COVID-19 Around the World
Kim in Thailand
Stories about COVID-19 from different corners of the world
Bicycling each morning to my teaching job, picking up fruits and vegetables at the market, and teaching bright-eyed, energetic students, are all part of the simple lifestyle I grew accustomed to in Thailand. For nearly two years, I have lived in the “land of smiles.” The friendly, relaxed attitude of Thai culture has suited me more than the constant busy striving of my prior life in the U.S. As COVID-19 cases began increasing in February and March, I began receiving email alerts from the U.S. embassy: “return to the U.S. as soon as possible unless you are prepared to stay in Thailand for an indefinite period of time.” I could return to the U.S., but my gut told me to stay in Thailand.
Under the mask, there is still a smile. These are my friends from the Philippines.
A market before COVID-19
A friendly tuk-tuk driver
At the end of March, schools closed, along with many business establishments and group meetings, while a curfew and mask requirement was set in place. I found myself sitting alone in my warm room, a fan blowing in my face, finding ways to make myself busy by preparing for months and months of lessons ahead. April, the hottest month, is when the Songkran water festival is celebrated, and even the Thais’ love of celebration was overcome when this holiday was cancelled. And yet, the Thais’ smiles did not vanish (below the masks everyone is required to wear). The Thais’ congenial, cheerful spirit has continued despite the uncertain times.
Boat in a pond of floating lotus
Thailand is fortunate in that the number of COVID-19 cases has remained low. This might be due in part to the Thais’ value of cooperation. In Thailand, people showed their support of the King’s coronation by wearing yellow every day to work for three months and wore only black for a year when the previous King died. As much as wearing a certain colored shirt shows support of the monarchy, it shows Thais’ willingness to cooperate and work together. In the same way, everyone wears a mask during the COVID-19 situation and follows the restrictions set in place.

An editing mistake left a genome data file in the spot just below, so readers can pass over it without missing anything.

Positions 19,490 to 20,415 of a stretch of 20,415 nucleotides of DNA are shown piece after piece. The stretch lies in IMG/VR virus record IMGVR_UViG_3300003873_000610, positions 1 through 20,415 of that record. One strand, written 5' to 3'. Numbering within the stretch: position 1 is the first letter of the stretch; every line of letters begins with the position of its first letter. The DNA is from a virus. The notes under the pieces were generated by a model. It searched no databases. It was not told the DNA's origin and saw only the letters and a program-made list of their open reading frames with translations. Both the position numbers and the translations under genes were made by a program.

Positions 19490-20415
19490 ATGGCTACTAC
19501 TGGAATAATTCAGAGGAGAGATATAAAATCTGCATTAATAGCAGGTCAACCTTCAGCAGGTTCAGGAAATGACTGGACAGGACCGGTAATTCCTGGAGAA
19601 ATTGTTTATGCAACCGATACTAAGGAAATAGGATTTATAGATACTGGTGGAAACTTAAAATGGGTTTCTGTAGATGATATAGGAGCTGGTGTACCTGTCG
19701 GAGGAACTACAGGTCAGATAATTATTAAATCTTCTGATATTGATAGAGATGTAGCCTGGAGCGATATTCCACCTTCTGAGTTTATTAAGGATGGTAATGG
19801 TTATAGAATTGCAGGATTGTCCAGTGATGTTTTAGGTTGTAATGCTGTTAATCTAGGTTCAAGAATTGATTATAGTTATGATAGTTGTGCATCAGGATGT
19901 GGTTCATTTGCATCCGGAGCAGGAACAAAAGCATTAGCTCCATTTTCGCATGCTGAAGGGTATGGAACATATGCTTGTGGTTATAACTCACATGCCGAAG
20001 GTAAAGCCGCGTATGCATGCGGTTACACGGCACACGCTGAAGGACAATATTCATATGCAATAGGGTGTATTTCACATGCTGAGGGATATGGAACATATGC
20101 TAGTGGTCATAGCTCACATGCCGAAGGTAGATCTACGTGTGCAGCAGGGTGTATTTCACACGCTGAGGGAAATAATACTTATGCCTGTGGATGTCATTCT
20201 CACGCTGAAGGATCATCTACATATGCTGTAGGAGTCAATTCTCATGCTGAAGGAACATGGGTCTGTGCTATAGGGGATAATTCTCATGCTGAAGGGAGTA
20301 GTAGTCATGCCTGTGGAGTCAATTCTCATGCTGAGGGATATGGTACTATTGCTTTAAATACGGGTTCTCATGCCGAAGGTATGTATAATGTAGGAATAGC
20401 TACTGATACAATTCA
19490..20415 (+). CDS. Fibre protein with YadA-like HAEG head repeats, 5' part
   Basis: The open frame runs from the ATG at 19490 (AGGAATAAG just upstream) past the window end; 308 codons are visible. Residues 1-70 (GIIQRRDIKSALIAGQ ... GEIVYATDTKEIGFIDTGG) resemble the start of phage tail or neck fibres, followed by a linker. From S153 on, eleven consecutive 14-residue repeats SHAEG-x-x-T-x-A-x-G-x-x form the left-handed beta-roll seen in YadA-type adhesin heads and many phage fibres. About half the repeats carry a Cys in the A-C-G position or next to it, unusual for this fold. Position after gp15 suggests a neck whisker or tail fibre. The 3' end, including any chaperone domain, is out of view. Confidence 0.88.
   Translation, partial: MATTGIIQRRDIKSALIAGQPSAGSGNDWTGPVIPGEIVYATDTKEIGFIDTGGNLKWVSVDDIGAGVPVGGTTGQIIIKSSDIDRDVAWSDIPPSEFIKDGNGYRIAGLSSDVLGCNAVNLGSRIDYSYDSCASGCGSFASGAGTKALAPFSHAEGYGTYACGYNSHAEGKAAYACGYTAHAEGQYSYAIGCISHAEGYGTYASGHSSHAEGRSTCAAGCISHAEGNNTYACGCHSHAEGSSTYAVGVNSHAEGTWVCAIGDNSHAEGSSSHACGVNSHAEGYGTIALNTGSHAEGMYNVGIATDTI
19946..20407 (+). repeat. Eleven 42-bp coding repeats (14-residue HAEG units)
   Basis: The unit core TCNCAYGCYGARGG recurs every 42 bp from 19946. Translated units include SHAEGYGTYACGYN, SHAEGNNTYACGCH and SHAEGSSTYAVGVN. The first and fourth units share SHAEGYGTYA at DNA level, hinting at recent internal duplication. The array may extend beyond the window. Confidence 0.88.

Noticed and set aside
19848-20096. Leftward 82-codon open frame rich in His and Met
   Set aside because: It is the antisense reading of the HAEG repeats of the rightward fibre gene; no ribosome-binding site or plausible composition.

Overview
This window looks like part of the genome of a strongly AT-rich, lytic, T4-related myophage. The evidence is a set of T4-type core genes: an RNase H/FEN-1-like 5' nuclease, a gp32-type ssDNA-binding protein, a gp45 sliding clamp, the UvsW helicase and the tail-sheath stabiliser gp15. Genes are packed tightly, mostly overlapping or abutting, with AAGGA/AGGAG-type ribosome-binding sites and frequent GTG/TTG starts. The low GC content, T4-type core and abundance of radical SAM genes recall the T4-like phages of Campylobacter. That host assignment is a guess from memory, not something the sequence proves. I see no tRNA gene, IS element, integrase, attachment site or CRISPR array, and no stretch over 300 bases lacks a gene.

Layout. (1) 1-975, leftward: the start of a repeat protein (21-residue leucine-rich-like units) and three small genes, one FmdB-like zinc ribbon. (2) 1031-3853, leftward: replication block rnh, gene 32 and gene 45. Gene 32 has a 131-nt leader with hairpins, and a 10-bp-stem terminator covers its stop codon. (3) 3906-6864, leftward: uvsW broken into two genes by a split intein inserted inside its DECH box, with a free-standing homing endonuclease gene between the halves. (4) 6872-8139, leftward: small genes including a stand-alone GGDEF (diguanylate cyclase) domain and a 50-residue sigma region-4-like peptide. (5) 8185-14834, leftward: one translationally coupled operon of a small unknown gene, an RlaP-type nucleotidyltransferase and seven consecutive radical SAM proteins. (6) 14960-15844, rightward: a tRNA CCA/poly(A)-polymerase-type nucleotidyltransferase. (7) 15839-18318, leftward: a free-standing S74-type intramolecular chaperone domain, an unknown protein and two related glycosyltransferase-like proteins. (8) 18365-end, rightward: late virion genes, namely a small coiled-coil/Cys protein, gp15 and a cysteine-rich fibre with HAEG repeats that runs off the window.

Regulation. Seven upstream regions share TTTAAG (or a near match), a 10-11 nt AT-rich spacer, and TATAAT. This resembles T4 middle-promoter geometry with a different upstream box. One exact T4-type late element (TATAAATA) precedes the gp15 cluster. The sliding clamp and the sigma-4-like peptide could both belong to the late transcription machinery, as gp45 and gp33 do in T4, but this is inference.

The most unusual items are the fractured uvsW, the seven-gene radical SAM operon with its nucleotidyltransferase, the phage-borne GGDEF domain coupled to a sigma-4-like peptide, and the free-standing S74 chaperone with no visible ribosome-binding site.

Doi Inthanon Pagodas near Chiang Mai
Sukhothai UNESCO Historical Park
For me, as a foreigner, I have sometimes felt lonely and confused, but mostly this period of quarantine has been a blessing for me. As the weeks passed, I found that I did not need work to be my purpose in my life. I slowed my quest for busyness and started taking more time for walks around the pond, watching funny TV shows, biking through the rice paddies, and simply praying and talking to God. In my solitude, I found the self-sustaining inner peace that is in all of us. Now I will always have this knowing, and can always come back to it, even during the busy, hectic times.
Even with the time initially spent alone, I ended up connecting with friends and family more than ever before. I was touched by the Thai people who felt concerned for me and took to looking after me, and the friendships that could develop because we had to set down our work and come back to what is actually important in life. As much as this has been an uncertain time for all, I am fortunate that it has been a blessing for me, and the Thai smile reminds me to be positive and resilient always
How do you stay resilient during uncertain times?
Kim Turner in Thailand
You may also be interested these articles
While you are here
Support our work. It only takes a minute but makes a world of difference.
With your help we can bring modern diagnostics to humanitarian aid, track disease outbreaks better and prevent future pandemics.
Or NGO does not depend on government sponsorship and is completely independent. For achieving these goals we depend on your contribution. Only together we can make this work.
Support the WoIDMo from as little as 1 usd or euro.